In trying to get wall funding through the National Emergencies Act, the question then becomes which existing laws he can try to use to get the money. That’s where he — and the legal scholars trying to figure out what he’s talking about — run into trouble: identifying the laws and statutes he could actually use. The Brennan Center for Justice tracks about 130 laws that contain special powers Trump could access.

“It could be that by putting together a lot of different sources of emergency authority, the president could tap a lot of different funds and at least start,” Kim Lane Scheppele, a professor at the Center for Human Values at Princeton University, told me.

She pointed to a handful of preexisting laws the president could potentially use.

He could, for example, reallocate military spending on construction projects for the wall. One law allows the defense secretary, after a national emergency declaration, to direct the army’s civil works program to construct a structure needed for national defense and use the military budget to do it. Another lets the secretary direct other military services for construction projects. For example, money could come out of the budget for building housing on military bases for service members and into the budget for the wall.

Or Trump could declare a “state of immigration emergency,” which unlocks an immigration emergency fund. It’s generally supposed to be used to help states feed and house migrants and process their claims, but Scheppele said that it is “vaguely worded enough to permit an edgy interpretation” that could get the funds for the wall. The issue there is that the fund only has about $20 million at the moment, not enough for Trump’s wall.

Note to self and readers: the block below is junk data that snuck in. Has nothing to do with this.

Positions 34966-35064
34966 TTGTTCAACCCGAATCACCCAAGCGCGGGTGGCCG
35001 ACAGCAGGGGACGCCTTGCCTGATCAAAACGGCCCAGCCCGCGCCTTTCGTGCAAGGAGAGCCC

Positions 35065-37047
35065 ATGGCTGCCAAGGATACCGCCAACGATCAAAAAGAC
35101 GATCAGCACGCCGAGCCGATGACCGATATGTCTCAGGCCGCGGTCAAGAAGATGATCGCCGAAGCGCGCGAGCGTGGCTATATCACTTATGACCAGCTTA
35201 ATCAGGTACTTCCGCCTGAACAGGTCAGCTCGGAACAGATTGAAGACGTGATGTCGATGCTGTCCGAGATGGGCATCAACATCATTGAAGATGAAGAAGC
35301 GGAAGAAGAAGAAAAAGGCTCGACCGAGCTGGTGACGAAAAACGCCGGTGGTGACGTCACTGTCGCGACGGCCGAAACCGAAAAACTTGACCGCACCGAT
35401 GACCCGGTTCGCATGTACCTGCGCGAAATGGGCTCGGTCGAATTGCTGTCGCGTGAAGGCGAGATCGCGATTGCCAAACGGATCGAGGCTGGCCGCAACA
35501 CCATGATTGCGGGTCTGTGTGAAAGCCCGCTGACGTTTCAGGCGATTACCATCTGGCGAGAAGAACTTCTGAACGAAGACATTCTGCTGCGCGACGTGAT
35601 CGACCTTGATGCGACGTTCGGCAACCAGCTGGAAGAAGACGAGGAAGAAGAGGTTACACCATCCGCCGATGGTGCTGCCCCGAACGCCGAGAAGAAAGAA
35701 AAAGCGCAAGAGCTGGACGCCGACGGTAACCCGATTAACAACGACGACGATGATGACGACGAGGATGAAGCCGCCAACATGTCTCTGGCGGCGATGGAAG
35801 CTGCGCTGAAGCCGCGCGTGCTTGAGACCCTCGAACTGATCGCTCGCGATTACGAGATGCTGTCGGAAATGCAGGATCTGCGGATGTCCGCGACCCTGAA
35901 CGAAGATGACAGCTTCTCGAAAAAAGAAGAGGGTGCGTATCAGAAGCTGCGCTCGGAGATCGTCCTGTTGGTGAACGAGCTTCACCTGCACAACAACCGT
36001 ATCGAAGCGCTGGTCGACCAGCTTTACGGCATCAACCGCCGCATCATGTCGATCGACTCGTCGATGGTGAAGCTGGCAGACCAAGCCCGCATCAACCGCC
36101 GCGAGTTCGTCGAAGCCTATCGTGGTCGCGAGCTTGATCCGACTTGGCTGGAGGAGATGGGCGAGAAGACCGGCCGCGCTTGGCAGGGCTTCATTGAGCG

The White House on Friday identified a couple of specific options for Trump to try to cobble together funds. Ahead of the announcement on Friday, officials said he would redirect about $600 million from the Treasury Forfeiture Fund, an account funded by money seized by the US government; $2.5 billion from the Department of Defense’s counter-drug activities; and $3.6 billion from other military construction accounts. Trump won’t try to take anything from disaster relief.

Some legal experts say Trump can’t do this

Since Trump started talking about declaring an emergency to fund the border wall, there has been some debate about whether he has the legal authority to do so.

Bruce Ackerman, a law professor at Yale University, wrote in an op-ed for the New York Times that Trump cannot declare an emergency at the border, arguing that Trump’s actions would be illegal, and they would force the armed forces tasked with carrying out his orders to choose between abiding by the commander-in-chief’s wishes and committing a federal crime.

“The president of the United States has a constitutional duty to take care that the laws be faithfully executed,” Ackerman said in a subsequent phone interview. “It is unconstitutional for him to take care to violate the laws of the United States.”

He called Trump’s threat a “profound crisis.”

Others have echoed Ackerman’s declaration that Trump can’t lawfully declare a state of emergency for the wall.

Rep. Adam Schiff (D-CA) in an appearance on CNN’s State of the Union said the idea was a “nonstarter.” Fox News judicial analyst Andrew Napolitano said in a Fox Business appearance that the president “cannot spend money unless it’s been authorized by Congress.”